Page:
Watch out for the stories your brain spins
You’re deep in sleep, immersed in a dream. A whole story is playing out in your mind. Suddenly, the phone rings. In your dream, it is someone who’s part of the story calling you. You reach out to answer the call. You now realize you were asleep and dreaming, and are awake now. The phone call is real. Someone different is actually calling you in real life.
But wait. Your brain was busy in a story. How did it know that the (real) phone call was about to come just then, and already have an explanation for the call ready in the dream? How did it prepare that part of the dream involving the telephone?
This situation is common: a sound in real life translates smoothly into the dream. A hooting car, a sudden bang all become explained in the dream world. How does the brain know they are about to happen in reality? I was briefly perplexed by this when growing up.
The explanation, of course, is simple. The brain does not know the real-life sound is coming; it responds quickly after it happens. So, when your bedroom window slams when you’re dreaming, your dream will explain the sound in an instant, in the context of the dream.
This is fascinating because it highlights a remarkable ability our human brains have: that of concocting stories at a moment’s notice. It seems to take a split second for the dreaming brain to accommodate a sound into the dream narrative. No forethought or deep thinking is needed.
I am highlighting this capacity our brains have to issue a warning. Be very careful about the stories your brain spins, even when you are awake. It’s a crafty storyteller, perfectly capable of constructing a lucid and compelling narrative, on the slightest of evidence.
That’s what happens when a new piece of information is introduced in real life, much like the sudden phone call in the dream. Say you are told something surprising about a certain person – that they have a child you didn’t know about, for instance, or that they have financial issues.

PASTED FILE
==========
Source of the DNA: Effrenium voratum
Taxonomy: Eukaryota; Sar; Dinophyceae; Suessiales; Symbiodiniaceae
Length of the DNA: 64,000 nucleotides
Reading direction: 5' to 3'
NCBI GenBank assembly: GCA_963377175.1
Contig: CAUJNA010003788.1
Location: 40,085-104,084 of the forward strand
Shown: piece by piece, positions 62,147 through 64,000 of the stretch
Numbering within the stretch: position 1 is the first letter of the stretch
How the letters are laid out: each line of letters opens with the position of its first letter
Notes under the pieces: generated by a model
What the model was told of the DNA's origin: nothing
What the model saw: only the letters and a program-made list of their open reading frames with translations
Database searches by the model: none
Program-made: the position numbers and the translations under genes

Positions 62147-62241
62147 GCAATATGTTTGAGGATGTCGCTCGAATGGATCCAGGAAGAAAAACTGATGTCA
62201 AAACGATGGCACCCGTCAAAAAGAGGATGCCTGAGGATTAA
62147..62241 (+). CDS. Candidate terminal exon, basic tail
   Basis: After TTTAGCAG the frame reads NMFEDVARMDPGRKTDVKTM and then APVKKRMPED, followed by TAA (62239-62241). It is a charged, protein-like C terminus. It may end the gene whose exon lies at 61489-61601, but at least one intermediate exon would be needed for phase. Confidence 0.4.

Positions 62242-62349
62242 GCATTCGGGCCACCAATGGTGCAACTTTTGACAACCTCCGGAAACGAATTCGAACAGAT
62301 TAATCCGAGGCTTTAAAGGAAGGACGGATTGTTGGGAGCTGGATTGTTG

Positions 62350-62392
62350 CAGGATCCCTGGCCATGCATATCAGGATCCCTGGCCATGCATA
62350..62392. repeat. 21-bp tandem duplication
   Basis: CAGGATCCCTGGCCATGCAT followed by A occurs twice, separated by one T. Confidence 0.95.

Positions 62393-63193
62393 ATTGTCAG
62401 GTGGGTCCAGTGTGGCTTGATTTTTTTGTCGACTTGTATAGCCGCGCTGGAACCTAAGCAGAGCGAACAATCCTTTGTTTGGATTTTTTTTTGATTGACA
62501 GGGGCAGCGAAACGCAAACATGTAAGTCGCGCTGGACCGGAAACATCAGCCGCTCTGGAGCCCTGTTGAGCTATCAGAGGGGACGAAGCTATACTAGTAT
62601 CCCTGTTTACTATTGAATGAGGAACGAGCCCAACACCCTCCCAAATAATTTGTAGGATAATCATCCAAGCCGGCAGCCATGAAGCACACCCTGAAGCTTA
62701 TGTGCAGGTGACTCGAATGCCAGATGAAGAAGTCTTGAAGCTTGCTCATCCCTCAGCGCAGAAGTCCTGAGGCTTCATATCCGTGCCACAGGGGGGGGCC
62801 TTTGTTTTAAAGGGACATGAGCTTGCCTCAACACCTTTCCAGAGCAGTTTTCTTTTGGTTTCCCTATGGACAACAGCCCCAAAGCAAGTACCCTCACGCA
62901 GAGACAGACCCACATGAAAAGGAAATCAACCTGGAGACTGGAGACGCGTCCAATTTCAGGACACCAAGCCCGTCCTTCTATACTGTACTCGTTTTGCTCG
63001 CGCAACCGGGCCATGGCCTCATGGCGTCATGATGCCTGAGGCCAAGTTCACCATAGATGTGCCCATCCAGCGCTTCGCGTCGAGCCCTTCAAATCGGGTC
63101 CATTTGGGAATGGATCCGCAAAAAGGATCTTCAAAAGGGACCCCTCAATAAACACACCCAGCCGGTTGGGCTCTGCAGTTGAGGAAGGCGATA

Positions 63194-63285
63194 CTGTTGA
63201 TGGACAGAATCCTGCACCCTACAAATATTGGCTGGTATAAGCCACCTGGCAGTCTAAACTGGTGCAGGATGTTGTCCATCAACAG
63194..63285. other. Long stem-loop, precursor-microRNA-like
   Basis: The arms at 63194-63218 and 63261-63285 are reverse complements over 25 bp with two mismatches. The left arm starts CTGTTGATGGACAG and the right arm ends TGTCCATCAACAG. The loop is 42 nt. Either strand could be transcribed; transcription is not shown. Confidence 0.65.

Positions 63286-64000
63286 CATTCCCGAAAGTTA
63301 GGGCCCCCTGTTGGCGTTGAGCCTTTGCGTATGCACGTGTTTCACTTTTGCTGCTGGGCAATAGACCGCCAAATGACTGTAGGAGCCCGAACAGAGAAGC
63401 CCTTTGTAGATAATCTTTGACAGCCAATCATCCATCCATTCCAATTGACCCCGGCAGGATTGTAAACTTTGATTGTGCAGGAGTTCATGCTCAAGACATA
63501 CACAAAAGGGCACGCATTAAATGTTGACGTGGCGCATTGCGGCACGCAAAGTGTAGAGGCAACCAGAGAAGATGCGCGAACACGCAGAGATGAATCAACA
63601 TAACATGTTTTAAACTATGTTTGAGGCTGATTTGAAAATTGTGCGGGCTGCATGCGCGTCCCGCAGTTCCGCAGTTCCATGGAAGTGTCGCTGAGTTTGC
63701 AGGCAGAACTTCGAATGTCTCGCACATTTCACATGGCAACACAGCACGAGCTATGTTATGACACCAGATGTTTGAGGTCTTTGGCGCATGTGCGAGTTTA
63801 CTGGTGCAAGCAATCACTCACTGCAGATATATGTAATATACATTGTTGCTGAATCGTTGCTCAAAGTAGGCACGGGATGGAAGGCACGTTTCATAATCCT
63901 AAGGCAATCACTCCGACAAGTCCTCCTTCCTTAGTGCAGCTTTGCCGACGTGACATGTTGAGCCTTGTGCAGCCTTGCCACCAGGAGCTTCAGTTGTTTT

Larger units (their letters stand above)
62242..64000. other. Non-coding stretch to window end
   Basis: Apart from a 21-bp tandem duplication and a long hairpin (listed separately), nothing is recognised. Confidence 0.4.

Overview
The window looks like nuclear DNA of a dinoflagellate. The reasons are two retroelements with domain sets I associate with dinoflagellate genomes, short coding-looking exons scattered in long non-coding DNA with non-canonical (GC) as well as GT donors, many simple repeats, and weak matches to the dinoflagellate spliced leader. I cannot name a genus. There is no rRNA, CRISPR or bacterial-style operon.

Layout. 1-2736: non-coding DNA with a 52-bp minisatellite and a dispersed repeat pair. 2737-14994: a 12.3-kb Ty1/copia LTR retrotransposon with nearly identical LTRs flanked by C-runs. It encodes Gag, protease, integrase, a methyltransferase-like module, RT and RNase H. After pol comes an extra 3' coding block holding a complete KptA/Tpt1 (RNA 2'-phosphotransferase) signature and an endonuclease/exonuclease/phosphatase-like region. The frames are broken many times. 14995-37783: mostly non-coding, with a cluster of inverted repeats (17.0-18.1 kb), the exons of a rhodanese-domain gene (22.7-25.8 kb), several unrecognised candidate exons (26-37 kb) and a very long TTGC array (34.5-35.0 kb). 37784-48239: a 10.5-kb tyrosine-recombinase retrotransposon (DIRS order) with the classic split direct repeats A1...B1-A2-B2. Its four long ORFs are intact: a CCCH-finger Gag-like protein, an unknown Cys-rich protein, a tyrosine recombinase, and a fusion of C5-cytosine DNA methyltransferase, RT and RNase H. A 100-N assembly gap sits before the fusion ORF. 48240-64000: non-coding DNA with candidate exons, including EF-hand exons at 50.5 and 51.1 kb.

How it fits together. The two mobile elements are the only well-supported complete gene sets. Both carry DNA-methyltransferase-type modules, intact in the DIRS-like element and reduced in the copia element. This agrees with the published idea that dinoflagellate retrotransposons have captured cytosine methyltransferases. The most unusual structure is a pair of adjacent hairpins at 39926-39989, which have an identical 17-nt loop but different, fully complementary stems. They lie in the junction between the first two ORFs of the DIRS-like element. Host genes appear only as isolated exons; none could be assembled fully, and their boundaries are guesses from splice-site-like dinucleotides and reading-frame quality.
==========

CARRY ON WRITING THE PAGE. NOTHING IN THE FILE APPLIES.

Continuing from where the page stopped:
Your brain will get to work quickly to process this surprising new information. The brain doesn’t like being surprised, you see, and must find a story that explains the fresh news. Quickly. And so it will be off trying to tie up pieces of evidence old and new, and create a refreshed narrative. Within seconds, you might have convinced yourself of the parentage of the previously unknown child; or figured out the details of what may be behind the financial distress your colleague is under.
Here’s the thing, though: whatever your brain surmises may have nothing whatsoever to do with reality; it may simply be a reflection of the brain’s prowess in putting credible narratives together. Your brain will take your existing prejudices and biases, combine them with the new information, and bingo! We have a story. Which may or may not be true. But you feel strongly that it is.
Watch out. I see too many people misleading themselves in this way. Until I became aware of my own mind’s workings, I did it repeatedly myself. I still do, but less so. I am now always circumspect about what stories my mind spins. I wait to see if there’s more missing information to come; or if a different explanation suggests itself.
In our personal lives, this tendency to construct snap stories can cause much wrong judgement and ill feeling. In professional life it can lead to catastrophic decisions. Too many business leaders I encounter already have a story running in their heads: of what causes business success; of what their company should and shouldn’t do; of which type of employee is good and which one is bad.
So, when new information emerges, the brain merely absorbs it into the story it is already telling – rather than treat the new stuff as a game changer, one that requires us to throw out all old narratives and work on new ones.
We won’t ever overcome our brains, but we can discipline them a little. The first step is to become the observer of the mind, watching how evidence is put together, and stories created. If you can begin to do that, you have a chance of avoiding a life of myths.
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